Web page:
Food safety bill to be signed by president
Food safety tips for pregnant women during the holidays

Top 10 hopeful stories for 2010 for consumers and the environment

One thing that cheers me up every year is going to the Green Festival in Seattle sponsored by Green America and other organizations.

It was at my first Green Festival that I met David Korten, cofounder of the Positive Futures Network which publishes Yes! Magazine. Korten, an economist, believes decision making needs to be shifted from global corporations to local communities so everyone can experience healthy, joyful living.

The Green Festival concentrates on what’s being accomplished to heal the earth and its people. I always go home inspired rather than feeling despair, as I often do after watching TV news.

As 2010 draws to a close, Sarah Van Gelder, executive editor of Yes! Magazine, offers these stories as the most hopeful of the year:

1. Climate crisis response takes a new direction, with indigenous people, climate activists, and grassroots leaders offering a solution to the climate crisis based on a recognition of the rights of Mother Earth.

2. Wikileaks lifts the veil on U.S. government actions around the world, offering data points for a bracing, reality-based conversation on the future of war.

3. Momentum is building for the abolition of nuclear weapons with the ratification of the START Treaty.

4. Resilience is the new watchword, as familiar sources of security erode and people are rebuilding their communities to be green and resilient.

5. Health care is still in play, as a federal judge strikes down the individual mandate in the Obama health care package, some advocate the expansion of Medicare to cover more people – or everyone, and Vermont explores adopting a statewide single-payer healthcare system.

6. Corporate power is challenged, as small businesses distance themselves from the Chamber of Commerce and towns and cities declare that the rights of people and nature supersede the rights of corporations.

7. A local economy movement is taking off, as it becomes clear that the corporate economy is a net drain on the well-being of people, the environment, communities, and jobs.

8. Cooperatives are making a comeback, as new model for local, just, and green job creation is gaining national attention.

9. A turn away from homophobia is occurring with the revoking of Don’t Ask, Don’t Tell and the widespread adoption of anti-bullying campaigns.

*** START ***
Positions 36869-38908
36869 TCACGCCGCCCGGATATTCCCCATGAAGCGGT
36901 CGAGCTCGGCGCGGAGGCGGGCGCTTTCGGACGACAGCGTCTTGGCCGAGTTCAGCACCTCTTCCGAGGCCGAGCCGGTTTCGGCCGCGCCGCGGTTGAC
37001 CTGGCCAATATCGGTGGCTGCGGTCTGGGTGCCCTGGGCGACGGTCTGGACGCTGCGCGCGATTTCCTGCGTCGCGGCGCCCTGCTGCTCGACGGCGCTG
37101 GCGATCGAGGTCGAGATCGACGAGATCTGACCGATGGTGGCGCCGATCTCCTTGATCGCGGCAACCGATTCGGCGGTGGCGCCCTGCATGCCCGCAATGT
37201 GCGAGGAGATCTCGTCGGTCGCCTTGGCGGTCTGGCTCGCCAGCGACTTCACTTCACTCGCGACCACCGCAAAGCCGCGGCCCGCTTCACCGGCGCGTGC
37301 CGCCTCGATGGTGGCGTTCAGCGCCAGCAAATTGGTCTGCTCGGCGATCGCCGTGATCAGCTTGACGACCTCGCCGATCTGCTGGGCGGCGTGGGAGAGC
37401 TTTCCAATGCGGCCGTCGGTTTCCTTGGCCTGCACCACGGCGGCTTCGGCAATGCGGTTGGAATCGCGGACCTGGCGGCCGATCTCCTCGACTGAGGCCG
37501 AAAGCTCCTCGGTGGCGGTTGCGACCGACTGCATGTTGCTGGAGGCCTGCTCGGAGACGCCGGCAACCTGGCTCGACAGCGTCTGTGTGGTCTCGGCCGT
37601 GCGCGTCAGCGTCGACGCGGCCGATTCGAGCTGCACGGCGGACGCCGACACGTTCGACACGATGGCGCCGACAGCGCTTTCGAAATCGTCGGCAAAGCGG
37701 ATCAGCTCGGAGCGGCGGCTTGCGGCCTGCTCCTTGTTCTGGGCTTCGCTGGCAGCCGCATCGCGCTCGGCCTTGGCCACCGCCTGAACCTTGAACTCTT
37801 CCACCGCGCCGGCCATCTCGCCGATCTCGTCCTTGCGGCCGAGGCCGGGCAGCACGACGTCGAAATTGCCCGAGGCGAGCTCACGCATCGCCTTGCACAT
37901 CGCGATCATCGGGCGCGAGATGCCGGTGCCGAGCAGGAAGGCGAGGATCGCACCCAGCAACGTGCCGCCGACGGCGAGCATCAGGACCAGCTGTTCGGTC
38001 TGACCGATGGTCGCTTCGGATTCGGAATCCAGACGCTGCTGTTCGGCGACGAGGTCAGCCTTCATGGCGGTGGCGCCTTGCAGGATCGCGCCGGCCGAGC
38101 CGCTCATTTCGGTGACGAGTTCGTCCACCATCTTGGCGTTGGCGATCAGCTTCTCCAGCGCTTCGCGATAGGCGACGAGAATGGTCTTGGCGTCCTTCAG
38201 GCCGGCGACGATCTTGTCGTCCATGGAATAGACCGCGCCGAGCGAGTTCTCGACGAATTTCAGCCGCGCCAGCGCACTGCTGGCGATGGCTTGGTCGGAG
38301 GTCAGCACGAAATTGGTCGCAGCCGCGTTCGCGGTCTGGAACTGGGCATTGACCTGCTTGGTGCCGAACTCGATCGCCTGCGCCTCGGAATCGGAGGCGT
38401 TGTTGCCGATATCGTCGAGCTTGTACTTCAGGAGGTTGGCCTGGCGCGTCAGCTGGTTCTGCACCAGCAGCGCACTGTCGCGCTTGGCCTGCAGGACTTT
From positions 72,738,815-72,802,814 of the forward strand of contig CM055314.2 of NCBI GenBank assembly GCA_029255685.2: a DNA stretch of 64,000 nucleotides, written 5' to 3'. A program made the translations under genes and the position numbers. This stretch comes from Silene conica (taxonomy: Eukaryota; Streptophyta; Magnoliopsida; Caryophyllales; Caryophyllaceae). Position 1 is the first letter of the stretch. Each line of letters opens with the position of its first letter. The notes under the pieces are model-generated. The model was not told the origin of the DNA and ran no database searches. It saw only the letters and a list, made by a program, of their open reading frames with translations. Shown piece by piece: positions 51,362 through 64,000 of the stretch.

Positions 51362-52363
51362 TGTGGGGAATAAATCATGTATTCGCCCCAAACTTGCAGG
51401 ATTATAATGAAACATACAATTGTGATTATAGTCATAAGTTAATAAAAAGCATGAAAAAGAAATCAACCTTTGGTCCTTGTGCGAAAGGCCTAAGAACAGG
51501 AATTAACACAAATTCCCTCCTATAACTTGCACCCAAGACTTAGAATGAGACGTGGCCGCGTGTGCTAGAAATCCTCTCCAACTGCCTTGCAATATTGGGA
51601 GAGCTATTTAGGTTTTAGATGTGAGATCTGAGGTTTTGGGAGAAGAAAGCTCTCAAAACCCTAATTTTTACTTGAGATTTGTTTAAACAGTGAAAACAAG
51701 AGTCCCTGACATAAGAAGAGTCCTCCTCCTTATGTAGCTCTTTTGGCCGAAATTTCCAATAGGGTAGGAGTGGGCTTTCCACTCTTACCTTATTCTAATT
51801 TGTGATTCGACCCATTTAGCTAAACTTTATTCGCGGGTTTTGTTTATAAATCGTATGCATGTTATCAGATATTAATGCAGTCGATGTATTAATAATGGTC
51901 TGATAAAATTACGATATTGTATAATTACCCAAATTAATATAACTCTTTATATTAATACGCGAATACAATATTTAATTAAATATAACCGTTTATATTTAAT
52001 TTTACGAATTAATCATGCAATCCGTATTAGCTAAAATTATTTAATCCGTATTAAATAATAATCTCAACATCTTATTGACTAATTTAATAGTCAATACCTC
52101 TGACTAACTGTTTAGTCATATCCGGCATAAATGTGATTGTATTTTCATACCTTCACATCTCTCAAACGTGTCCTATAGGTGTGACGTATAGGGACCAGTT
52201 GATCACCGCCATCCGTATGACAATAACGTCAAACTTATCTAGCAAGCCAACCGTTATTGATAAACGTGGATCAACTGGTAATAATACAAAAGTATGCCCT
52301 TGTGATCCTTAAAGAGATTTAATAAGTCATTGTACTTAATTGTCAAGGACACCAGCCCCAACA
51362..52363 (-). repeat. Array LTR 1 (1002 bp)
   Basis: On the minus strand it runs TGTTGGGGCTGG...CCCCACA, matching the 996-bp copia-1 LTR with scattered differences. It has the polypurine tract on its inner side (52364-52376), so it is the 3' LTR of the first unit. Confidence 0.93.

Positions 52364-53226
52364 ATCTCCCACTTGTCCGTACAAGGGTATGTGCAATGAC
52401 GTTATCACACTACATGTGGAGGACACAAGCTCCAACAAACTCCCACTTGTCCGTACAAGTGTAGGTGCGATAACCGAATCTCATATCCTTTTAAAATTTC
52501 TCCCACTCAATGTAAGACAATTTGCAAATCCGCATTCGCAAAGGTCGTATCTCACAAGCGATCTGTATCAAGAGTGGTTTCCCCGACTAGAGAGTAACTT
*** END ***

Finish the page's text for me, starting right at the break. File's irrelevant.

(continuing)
10. Social movements provide the best hope, as movement leaders are connecting the dots between Wall Street’s plunder, growing poverty, and the climate crisis, and setting priorities instead for people and the planet.

See "10 Most Hopeful Stories of 2010" for more information.

Copyright 2010, Rita R. Robison, Consumer Specialist

Comments

Feed You can follow this conversation by subscribing to the comment feed for this post.

Robert

At the end of the year, and the beginning of a new year, it is nice to have a positive story to lift us up.

I like this one: Corporate power is challenged, as small businesses distance themselves from the Chamber of Commerce and towns and cities declare that the rights of people and nature supersede the rights of corporations.

I have come to see this reality myself in the past couple of years. I have attend several buy locally meetings and visit local farmers markets and small mom and pop owned businesses. If everyone would do just their little part, it would make a huge difference.

Rita

Hi Robert,

Buying locally is a great way consumers can make a difference in the economy.

I, too, like positive stories about the economy and local efforts. It's good to learn about them in Yes! Magazine and at the Green Festival.

Thanks for your comment.

Rita

Verify your Comment

Previewing your Comment

This is only a preview. Your comment has not yet been posted.

Working...
Your comment could not be posted. Error type:
Your comment has been posted. Post another comment

The letters and numbers you entered did not match the image. Please try again.

As a final step before posting your comment, enter the letters and numbers you see in the image below. This prevents automated programs from posting comments.

Having trouble reading this image? View an alternate.

Working...

Post a comment

Your Information

(Name and email address are required. Email address will not be displayed with the comment.)